I wonder what the Church could be like if we all strove to actively seek chastity according to our own state in life; if we all strove to be people of prayer and dedication, seeking to embrace the sacramental life of the Church with vigor and vitality; if we sought a true fellowship around the particular ways that Jesus has called us to embrace the cross; if we reached out to give support to our brothers and sisters in need, while also reaching out to ask for support when we are at a low point in our journey of faith.
And finally, how would our Church and world be different if we all sought to be active role models and examples of the faith to every person we met. The model and framework of Courage and EnCourage (a ministry within Courage that gives support to relatives and friends of people with same-sex attraction and/or gender dysphoria) provide the structure around which we Catholics can truly set the world on fire!
Some might wonder why an apostolate such as this is even necessary. We hear the narrative in the secular world that the “Church hates gays,” and there is an active thread in that narrative that calls for the Church to welcome everyone “as they are” and to build bridges between seemingly opposite camps. After all, Jesus preached a message of compassion and peace, right? Shouldn’t we accept them as they are and embrace their chosen identity?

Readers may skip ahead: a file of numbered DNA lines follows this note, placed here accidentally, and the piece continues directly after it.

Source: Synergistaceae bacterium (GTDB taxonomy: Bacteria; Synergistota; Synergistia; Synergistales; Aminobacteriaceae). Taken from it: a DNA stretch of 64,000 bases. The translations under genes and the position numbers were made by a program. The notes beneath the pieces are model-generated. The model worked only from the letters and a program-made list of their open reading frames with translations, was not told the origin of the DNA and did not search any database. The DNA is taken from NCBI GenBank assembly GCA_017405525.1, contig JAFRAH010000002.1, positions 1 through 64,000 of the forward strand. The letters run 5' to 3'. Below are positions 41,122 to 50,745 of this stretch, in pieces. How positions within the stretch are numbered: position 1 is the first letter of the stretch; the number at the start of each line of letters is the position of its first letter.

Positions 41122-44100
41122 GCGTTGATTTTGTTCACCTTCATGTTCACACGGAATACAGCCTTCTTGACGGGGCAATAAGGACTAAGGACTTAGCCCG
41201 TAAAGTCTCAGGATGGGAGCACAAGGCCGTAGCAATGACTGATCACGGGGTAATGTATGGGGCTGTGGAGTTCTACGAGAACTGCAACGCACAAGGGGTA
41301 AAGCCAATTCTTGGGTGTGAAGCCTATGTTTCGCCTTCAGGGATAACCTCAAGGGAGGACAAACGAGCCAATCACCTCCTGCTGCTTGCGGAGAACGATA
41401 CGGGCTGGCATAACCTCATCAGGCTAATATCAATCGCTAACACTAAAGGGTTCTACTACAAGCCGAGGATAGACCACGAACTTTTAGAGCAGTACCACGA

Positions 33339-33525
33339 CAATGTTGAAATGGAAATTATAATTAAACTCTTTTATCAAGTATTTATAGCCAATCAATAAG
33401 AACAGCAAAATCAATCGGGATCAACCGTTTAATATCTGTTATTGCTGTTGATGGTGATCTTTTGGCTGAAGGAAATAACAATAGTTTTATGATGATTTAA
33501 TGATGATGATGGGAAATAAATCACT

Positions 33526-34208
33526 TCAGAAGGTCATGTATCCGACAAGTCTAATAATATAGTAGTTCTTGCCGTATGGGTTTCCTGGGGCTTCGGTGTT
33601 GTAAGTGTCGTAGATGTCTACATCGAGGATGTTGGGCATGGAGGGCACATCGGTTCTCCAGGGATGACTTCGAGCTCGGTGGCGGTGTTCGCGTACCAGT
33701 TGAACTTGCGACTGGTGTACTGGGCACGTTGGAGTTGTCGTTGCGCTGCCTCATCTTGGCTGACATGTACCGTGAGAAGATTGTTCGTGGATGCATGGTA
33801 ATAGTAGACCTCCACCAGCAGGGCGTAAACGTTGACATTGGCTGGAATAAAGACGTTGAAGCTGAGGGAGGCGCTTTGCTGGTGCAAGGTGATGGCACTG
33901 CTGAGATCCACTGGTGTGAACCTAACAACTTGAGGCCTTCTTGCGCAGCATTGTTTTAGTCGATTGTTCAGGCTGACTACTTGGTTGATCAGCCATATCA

Support for families
For EnCourage members, the journey is similar. Founded in the mid-1990s, the apostolate recognized that there were also unique and special demands placed on family members of those who identified themselves as gay or lesbian. For their parents and siblings, this can be a great trial as they see their loved ones drift away from the Church and embrace a culture that is at odds with God’s plan for sexuality and relationships.
To help their own spiritual needs and to address the questions leveled to the Church, it is important to turn back to our first principles and embrace what has been handed down to us from the beginning: that we find our true peace and freedom not in a label nor in an identity, but in Jesus Christ and in the teachings and practices that he has outlined.
Admittedly, this is not always easy because sin is in the world, and we are all affected by it. As G.K. Chesterton put it: “Original sin is a fact as practical as pota-toes” (Orthodoxy, chapter 2). Sin affects and impacts every relationship that we have. It affects our desires and wishes. It clouds the judgment and impairs the soul, limiting our freedom to act as we should.
The mission of Courage speaks right into this cloud of despair because we see our members as sons and daughters of God who seek this freedom. We see in the participants the faces of those who know the cross of Christ Jesus. We see in them those who have often tasted all the delights of this world and found them wanting and vapid. It’s what Pope Francis so eloquently calls “the culture of the ephemeral,” the throwaway culture of our modern world.